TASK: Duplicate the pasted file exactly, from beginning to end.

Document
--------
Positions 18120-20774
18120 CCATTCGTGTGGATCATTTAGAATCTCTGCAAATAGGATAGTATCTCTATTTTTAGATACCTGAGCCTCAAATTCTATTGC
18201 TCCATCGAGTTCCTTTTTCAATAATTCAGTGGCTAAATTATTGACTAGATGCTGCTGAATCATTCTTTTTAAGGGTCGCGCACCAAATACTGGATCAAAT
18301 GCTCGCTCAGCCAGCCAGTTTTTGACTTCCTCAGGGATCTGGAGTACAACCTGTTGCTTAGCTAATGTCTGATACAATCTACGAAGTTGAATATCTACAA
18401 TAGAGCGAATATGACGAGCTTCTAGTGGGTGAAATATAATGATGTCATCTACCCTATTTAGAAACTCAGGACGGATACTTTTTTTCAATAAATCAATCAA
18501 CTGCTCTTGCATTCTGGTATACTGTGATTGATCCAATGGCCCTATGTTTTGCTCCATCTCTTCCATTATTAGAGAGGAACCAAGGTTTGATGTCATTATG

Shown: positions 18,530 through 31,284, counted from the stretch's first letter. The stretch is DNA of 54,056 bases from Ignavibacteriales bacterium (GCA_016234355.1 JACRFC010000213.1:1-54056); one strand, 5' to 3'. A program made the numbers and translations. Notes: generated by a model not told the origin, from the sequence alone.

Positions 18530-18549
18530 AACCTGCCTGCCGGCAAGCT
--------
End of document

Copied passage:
Positions 18120-20774
18120 CCATTCGTGTGGATCATTTAGAATCTCTGCAAATAGGATAGTATCTCTATTTTTAGATACCTGAGCCTCAAATTCTATTGC
18201 TCCATCGAGTTCCTTTTTCAATAATTCAGTGGCTAAATTATTGACTAGATGCTGCTGAATCATTCTTTTTAAGGGTCGCGCACCAAATACTGGATCAAAT
18301 GCTCGCTCAGCCAGCCAGTTTTTGACTTCCTCAGGGATCTGGAGTACAACCTGTTGCTTAGCTAATGTCTGATACAATCTACGAAGTTGAATATCTACAA
18401 TAGAGCGAATATGACGAGCTTCTAGTGGGTGAAATATAATGATGTCATCTACCCTATTTAGAAACTCAGGACGGATACTTTTTTTCAATAAATCAATCAA
18501 CTGCTCTTGCATTCTGGTATACTGTGATTGATCCAATGGCCCTATGTTTTGCTCCATCTCTTCCATTATTAGAGAGGAACCAAGGTTTGATGTCATTATG

Shown: positions 18,530 through 31,284, counted from the stretch's first letter. The stretch is DNA of 54,056 bases from Ignavibacteriales bacterium (GCA_016234355.1 JACRFC010000213.1:1-54056); one strand, 5' to 3'. A program made the numbers and translations. Notes: generated by a model not told the origin, from the sequence alone.

Positions 18530-18549
18530 AACCTGCCTGCCGGCAAGCT